The (modified) NIM game

«The game here discussed has interested the writer on account of its seeming complexity, and its extremely simple and complete mathematical theory. The writer has not been able to discover much concerning its history, although certain forms of it seem to be played at a number of American colleges, and at some of the American fairs. It has been called Fali-Tan, but as it is not the Chinese game of that name, the name in the title is proposed.»

Thus wrote the mathematician Charles L. Bouton in Nim, A Game with a Complete Mathematical Theory (Annals of Mathematics, Vol. 3, No. 1/4 (1901 – 1902), pp. 35-39). Which does not help in understanding what NIM stands for at all. maybe New Interactive Media? Or Network Interface Module? Probably we will never know…

NIM is a time-killer strategy game that many of us played on our school desktops. How it works is best explained in this unsetting sequence from Last year in Marienbad by Alain Resnais:

The winning strategy to play the NIM game has been clearly explained in this video:

Notice that in the original NIM game only odd number of elements are present in each file, and that one can remove any set of remaining elements in that file.

The version of the game we are going to discuss differs in some important respects from NIM. The elements are bars written on a sheet of paper or blackboard (or your prison cell’s wall, for that matters).

  1. The bars are crossed and not removed, and it is not permitted to cross one line twice. This means that this is not allowed:


    but this is


  2. It is the one who crosses the last bar who wins.
  3. We allow for files of both even and odd numbers of bars.

It turns out that this is a significantly different game from the original NIM, that we call mNIM for obvious reasons. In fact we don’t have an idea yet of how a winning strategy could work (if there exists one).

In one of our laboratories at Festivaletteratura, we used this simple game to construct a mechanical machine that performs a Machine Learning algorithm that learns to play this game at the second level (not much, we admit…). Something similar to MENACE, which learnt to play Tic-Tac-Toe. Each configuration of the game corresponds to a box, each move to the color of several beads contained in the boxes and, as the game is played over and over, the learning algorithm consists in adding or removing beads of certain colors from the boxes so that winning strategies are reinforced and losing strategies are penalized.

Some questions are: if we were to build a similar machine to learn to play a more advanced level of the game, how many boxes would we need? And how many colors and beads? And how many games should we play for the machine to learn effectively?

Let’s start with the first question. Let b(n) be number of boxes (configurations) if we only had one file of length n, and B(n) be the number of boxes we will need to build the whole thing (configurations of the whole game).

The configurations of one bar are obviously two:

    \[\,|\,\quad \mathrm{or}\quad \,\cancel{\,|\,}\,\]

Therefore b(1) = 2.

The configurations of two bars are also easy to enumarate:

    \[\,|\,|\,\quad \mathrm{or}\quad \cancel{\,|\,} \,|\, \quad \mathrm{or}\quad \,|\,\cancel{\,|\,} \quad \mathrm{or}\quad \cancel{\,|\,}\,\cancel{\,|\,} \quad \mathrm{or}\quad \cancel{\,|\,|\,}\]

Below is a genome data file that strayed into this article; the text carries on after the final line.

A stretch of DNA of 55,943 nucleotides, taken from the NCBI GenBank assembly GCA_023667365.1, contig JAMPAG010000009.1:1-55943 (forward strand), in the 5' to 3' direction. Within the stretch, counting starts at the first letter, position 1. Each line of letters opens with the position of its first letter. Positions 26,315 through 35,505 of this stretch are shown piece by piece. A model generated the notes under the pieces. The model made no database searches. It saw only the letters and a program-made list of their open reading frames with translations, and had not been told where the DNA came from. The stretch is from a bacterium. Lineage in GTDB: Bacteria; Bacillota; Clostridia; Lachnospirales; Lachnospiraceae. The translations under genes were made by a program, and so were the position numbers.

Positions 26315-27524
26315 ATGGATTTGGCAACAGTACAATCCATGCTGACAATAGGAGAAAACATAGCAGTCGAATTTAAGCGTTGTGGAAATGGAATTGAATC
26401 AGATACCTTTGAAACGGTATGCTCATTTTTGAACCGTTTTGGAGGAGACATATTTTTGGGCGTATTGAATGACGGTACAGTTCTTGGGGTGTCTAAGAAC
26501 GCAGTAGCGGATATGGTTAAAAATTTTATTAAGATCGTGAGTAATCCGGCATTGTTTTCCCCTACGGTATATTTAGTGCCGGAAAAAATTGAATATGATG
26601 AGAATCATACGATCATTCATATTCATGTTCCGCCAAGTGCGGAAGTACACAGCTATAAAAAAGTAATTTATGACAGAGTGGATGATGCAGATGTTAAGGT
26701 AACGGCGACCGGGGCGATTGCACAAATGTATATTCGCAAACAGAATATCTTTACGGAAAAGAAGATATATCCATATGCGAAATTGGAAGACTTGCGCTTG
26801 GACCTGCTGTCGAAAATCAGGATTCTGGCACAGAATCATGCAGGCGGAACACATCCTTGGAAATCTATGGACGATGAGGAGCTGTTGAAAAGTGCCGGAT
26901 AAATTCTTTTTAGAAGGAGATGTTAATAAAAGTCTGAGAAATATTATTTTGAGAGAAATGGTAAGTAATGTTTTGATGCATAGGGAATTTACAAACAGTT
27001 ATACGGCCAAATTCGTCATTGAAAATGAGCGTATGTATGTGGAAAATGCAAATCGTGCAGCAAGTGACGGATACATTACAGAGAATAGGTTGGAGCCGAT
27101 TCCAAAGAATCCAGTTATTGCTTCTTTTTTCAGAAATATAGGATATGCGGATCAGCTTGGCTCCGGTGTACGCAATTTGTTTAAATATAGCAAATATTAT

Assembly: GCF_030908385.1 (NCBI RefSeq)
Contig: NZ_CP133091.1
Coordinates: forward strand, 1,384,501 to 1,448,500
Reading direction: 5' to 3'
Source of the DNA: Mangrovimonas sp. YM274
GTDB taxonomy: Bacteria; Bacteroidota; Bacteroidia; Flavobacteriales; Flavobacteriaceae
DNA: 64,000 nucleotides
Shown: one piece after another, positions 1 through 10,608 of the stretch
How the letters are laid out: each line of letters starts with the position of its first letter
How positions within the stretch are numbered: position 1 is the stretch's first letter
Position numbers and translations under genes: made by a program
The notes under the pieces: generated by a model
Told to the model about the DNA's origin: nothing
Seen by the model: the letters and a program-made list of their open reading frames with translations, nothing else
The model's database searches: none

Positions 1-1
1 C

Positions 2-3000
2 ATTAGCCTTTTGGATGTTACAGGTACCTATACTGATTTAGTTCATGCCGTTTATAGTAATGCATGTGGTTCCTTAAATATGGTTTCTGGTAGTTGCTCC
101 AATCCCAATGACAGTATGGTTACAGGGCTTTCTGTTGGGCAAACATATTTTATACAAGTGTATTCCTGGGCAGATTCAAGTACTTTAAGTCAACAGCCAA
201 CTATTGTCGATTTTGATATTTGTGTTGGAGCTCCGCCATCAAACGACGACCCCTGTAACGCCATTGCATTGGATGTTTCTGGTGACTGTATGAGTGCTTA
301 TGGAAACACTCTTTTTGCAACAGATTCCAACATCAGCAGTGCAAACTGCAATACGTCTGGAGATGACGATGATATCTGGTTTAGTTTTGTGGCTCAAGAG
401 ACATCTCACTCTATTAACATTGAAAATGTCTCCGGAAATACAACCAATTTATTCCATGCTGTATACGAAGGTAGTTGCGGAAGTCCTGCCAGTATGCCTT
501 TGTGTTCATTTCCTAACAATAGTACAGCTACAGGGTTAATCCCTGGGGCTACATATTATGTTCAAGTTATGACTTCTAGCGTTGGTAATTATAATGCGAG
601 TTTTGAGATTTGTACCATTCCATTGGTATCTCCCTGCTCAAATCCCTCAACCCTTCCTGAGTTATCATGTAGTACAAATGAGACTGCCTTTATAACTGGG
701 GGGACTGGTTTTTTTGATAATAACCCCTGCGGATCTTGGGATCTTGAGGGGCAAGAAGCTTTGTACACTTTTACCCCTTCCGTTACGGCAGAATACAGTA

Therefore b(2)= 5.

Because we need five boxes to represent the configurations of the second row per each configuration of the first row, the overall number of boxes needed to construct the machine is

    \[B(2) = b(1) \times b(2) = 2 \times 5 = 10 \]

How many configurations and boxes are needed for the 3rd level of the mNIM game?

I’m sure you just brilliantly solved this problem, so let’s move on. How many boxes do we need to construct if we want to play mNIM in the 5th level?

    \[ \, \, \,  |  \,\, \, \]

    \[ \,|\,|\, \]

    \[ \,|\,|\,|\, \]

    \[ \,|\,|\,|\,|\, \]

    \[ \,|\,|\,|\,|\,|\, \]

Of course, it should be clear that

    \[B(5) = \prod_{k=0}^5 b(k) = B(3) \times b(4) \times b(5)\]

You know B(3) from the previous exercise, but what about b(4) and b(5)? You will soon realize that finding a direct answer by counting all of the configurations is a bit crazy. We need some clever trick to compute all possible single-file combinations in a general way, making sure that we do not leave anything behind…

Is there a guiding principle? Well, we could just inspect the easier cases n=2 and n=3 that we have under our noses. One general idea is that, if we want to go to n=5, we could just look at regularities in moving from n=2,3,4,.... This kind of principle is called proof by induction.

For n=2, notice that we can group all cases into three subcases: the two where the last is not crossed

    \[\,|\,|\,\quad \mathrm{or}\quad \cancel{\,|\,} \,|\,\]

the ones were it is crossed on its own

    \[\,|\, , \cancel{\,|\,} \quad \mathrm{or}\quad \cancel{\,|\,}\,\cancel{\,|\,}\]

and the one where it is crossed together with its neighbour:


Can you do a similar separation for the case of n=3 bars that you worked out before? What does it look like? Is there any hint of a similarity with the previous case?

What about n bars? Suppose we know the number of configurations of fewer bars b(1),b(2),\ldots b(n-1), and that we add one more bar: